Thursday, December 8, 2011
Great Dutch Oven Sourdough
...And What I Learned Making It.
Up until last weekend, I thought I had a pretty good handle on breadmaking. I thought, in particular, I understood sourdough breads. Sadly, I was fooling myself.
I can calmly say that these were the best sourdough loaves I have baked.
See, I’ve done sourdough breads before, but none of them had that strong tang I was looking for. There were some wonderful loaves, and some who said, “I don’t really like sourdough, but I love this bread!” Of course, that wasn’t really what I wanted to hear. I wanted to be able to taste it and have it zing! in my mouth.
This one gave me the zing!
The success was not at all in the recipe, either, but in the process, and that is what I learned.
I began by, once again, studying “The Bread Baker’s Apprentice”, by Peter Reinhart. This is truly an amazing book. I would strongly recommend it for anyone who is wanting to learn how to bake bread, even if you’re going to bake it in a Dutch Oven, instead of a conventional, or even a commercial oven, as the book describes.
There were a lot of stages, and even though a lot of time was spent in each stage (about a week and a half, total), and even though I didn’t really fully understand the need for each stage, I did each one faithfully, from start to barm to sponge to dough. I learned that it was the long ferment times in each stage that gave the bacteria time to develop the flavor. The flavor, I’ve learned comes from both the natural yeast (which develops the bready flavors), and the other bacteria that grow and live in the bread (creating the acidy tang). Long fermentation times (raises) allow both flavors to deepen to their fullest.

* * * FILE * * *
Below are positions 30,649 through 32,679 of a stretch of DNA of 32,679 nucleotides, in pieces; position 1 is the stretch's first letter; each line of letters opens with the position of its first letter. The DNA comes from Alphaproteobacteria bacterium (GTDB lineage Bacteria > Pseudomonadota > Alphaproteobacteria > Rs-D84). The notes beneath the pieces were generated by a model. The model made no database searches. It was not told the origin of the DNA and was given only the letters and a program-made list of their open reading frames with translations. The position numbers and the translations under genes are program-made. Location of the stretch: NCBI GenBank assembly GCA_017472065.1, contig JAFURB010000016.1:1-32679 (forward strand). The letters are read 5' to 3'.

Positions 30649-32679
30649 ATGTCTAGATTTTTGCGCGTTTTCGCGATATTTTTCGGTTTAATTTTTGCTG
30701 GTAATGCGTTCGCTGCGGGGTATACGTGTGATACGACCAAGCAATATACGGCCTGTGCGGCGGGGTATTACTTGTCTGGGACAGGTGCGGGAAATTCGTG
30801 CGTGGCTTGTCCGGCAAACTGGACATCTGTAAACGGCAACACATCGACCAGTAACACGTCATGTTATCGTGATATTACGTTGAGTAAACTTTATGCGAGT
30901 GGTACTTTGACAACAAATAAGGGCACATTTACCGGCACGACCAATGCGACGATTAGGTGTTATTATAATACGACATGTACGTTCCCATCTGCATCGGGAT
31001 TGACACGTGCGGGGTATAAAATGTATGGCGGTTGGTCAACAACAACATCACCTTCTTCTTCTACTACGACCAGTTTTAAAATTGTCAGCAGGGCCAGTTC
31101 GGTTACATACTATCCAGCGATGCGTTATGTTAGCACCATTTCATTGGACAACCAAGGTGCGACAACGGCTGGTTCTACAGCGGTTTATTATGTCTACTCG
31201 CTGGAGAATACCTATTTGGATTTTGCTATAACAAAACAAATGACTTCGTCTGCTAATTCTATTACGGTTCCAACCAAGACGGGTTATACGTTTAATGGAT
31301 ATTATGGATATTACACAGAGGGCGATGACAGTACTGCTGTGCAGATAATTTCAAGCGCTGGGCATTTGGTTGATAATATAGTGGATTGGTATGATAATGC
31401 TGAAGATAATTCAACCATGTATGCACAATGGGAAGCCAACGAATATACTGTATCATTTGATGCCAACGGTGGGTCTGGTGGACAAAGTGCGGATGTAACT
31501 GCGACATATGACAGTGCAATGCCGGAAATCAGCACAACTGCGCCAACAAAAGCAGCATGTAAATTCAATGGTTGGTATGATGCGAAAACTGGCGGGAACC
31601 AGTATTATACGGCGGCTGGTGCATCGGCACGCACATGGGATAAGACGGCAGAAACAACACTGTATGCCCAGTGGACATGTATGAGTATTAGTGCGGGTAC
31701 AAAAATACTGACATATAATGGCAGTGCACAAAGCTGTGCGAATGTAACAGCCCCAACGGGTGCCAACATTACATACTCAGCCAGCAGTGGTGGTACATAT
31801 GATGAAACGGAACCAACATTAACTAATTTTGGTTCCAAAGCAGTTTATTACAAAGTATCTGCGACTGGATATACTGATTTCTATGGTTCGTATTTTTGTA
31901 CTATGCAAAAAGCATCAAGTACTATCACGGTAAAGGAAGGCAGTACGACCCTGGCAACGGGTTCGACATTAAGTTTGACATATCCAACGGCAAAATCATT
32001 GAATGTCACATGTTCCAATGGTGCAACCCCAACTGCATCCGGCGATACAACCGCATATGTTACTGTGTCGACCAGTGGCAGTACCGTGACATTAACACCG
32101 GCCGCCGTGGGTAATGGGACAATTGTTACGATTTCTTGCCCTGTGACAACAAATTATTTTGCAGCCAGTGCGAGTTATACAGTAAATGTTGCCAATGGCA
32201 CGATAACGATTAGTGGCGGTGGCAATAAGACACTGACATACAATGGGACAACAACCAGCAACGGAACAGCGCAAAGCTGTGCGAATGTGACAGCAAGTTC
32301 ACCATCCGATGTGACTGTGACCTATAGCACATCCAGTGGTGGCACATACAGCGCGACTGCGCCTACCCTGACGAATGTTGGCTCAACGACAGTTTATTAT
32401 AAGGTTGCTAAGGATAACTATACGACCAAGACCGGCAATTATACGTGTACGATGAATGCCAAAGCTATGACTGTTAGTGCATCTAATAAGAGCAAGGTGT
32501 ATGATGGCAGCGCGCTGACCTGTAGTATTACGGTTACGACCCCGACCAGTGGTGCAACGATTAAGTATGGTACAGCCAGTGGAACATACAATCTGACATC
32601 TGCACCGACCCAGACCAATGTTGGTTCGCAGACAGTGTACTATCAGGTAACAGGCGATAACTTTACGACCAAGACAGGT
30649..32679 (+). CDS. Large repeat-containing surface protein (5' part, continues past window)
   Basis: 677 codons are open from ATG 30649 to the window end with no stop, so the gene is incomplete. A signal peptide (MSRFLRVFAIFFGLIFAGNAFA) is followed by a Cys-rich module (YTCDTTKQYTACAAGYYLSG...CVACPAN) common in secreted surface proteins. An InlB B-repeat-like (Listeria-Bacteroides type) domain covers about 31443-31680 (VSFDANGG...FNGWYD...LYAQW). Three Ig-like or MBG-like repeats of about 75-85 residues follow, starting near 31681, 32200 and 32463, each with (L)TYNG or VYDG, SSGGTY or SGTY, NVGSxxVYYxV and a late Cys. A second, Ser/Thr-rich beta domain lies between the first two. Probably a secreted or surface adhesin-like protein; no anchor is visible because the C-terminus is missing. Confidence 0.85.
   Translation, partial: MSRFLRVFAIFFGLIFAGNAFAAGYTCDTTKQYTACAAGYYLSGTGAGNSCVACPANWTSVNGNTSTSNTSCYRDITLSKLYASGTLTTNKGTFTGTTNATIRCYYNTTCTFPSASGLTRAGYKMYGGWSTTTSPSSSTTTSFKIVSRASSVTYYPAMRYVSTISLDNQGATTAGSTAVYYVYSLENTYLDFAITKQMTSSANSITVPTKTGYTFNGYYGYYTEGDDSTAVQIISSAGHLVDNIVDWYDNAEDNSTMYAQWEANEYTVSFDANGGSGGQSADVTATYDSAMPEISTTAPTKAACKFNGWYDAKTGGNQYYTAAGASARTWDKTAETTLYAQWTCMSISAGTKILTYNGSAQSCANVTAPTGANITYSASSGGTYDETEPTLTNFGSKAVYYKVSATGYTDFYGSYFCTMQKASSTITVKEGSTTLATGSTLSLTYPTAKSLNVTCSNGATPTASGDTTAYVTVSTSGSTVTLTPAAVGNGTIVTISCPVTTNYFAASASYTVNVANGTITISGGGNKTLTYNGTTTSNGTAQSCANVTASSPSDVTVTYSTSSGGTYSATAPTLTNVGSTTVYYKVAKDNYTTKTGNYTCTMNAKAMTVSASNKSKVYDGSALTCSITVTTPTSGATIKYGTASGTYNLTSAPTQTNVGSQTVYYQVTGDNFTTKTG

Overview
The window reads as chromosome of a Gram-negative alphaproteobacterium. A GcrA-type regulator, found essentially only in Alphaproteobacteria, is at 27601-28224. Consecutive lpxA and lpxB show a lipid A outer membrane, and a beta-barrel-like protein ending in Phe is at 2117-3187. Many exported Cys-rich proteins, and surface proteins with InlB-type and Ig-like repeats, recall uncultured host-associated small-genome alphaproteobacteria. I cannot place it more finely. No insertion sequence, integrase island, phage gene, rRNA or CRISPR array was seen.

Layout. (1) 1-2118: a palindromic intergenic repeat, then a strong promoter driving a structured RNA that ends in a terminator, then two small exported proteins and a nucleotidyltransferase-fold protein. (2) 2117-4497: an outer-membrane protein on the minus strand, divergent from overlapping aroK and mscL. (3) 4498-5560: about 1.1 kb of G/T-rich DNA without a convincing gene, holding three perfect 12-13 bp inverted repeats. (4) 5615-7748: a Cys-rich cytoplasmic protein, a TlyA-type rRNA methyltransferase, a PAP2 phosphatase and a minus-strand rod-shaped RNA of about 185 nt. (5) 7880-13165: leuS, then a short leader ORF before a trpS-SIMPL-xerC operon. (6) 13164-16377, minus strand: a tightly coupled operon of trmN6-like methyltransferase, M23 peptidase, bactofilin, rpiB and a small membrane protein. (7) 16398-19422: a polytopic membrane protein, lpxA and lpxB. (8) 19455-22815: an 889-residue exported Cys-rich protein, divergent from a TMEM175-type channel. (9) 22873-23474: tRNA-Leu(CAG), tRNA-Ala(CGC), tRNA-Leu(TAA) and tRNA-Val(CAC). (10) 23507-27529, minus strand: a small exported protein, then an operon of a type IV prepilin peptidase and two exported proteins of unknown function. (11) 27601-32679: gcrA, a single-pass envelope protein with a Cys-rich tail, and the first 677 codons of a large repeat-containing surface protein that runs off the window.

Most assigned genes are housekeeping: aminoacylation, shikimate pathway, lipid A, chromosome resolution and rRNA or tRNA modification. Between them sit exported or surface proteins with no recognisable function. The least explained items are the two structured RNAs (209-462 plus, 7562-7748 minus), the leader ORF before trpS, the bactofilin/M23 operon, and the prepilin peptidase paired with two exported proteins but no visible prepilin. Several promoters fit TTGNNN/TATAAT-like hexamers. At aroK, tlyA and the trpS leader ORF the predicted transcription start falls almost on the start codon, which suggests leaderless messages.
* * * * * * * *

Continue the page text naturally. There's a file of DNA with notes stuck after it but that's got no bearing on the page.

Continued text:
OK, so here we go:
Step 1: The Start - The Seed Culture
First, we catch the wild yeast. I began by putting an amount (about a cup) of flour in a bowl (that’s not a reactive metal, plastic worked fine), along with an equal amount of relatively warm water. I stirred it up, and adjusted the mix until it was pretty goopy, almost runny. I set that aside, uncovered. I set it in a very prominent and visible place in the kitchen, and alerted all in the house that it was NOT to be thrown away, no matter how gross it looked.
For the rest of the days until I caught the germs, every time I walked past it, I grabbed a fork and stirred it up. This helped keep the crust that formed across the top mixed in.
Once a day, I fed the start. By that, I mean that I scooped out about half the gunk that was the start and rinsed it down the drain. Then I added another amount of flour and water, just like before, and stirred the whole thing up. I did this for several days. I kept seeing a few bubbles form, and I would think that it was getting germy, but it wasn’t very much. I assumed that it was just the rising air bubbles that were formed when I stirred it up.
Finally, day after day, the perseverance paid off. One morning, it was bubbly. Not just a few bubbles, but frothy. Just to give it extra time, I fed it the same as I had done each day before and gave it one more overnight. I had caught my seed culture, and made my start. That was on Friday.
Step 2: The Barm
The Barm is another step of fermentation. I’m honestly not sure what the difference is or why this step exists, but I did it anyway. I’m sure that the long fermentation times have a lot to do with it.
1 ½ cups bread flour
About 1 cup starter
About 1 cup warm water (enough to make it goopy and gooey)
I mixed these up in the morning on Saturday, and covered it with plastic wrap. By afternoon it was expanded and bubbly. I let it go a bit longer, into the evening, and I stirred it up again. Finally, it was ready for the sponge stage. If I’d had more days, I would have put it into the fridge, overnight, and made the sponge the next day. But the next day was Sunday, and that was the day I’d planned to bake it. So, after much internal debate, I had to shorten it.
Stay tuned, the next step is coming right up!
Mark has discovered a love of Dutch Oven Cooking. Mark also has other sites and blogs, including MarkHansenMusic.com and his MoBoy blog.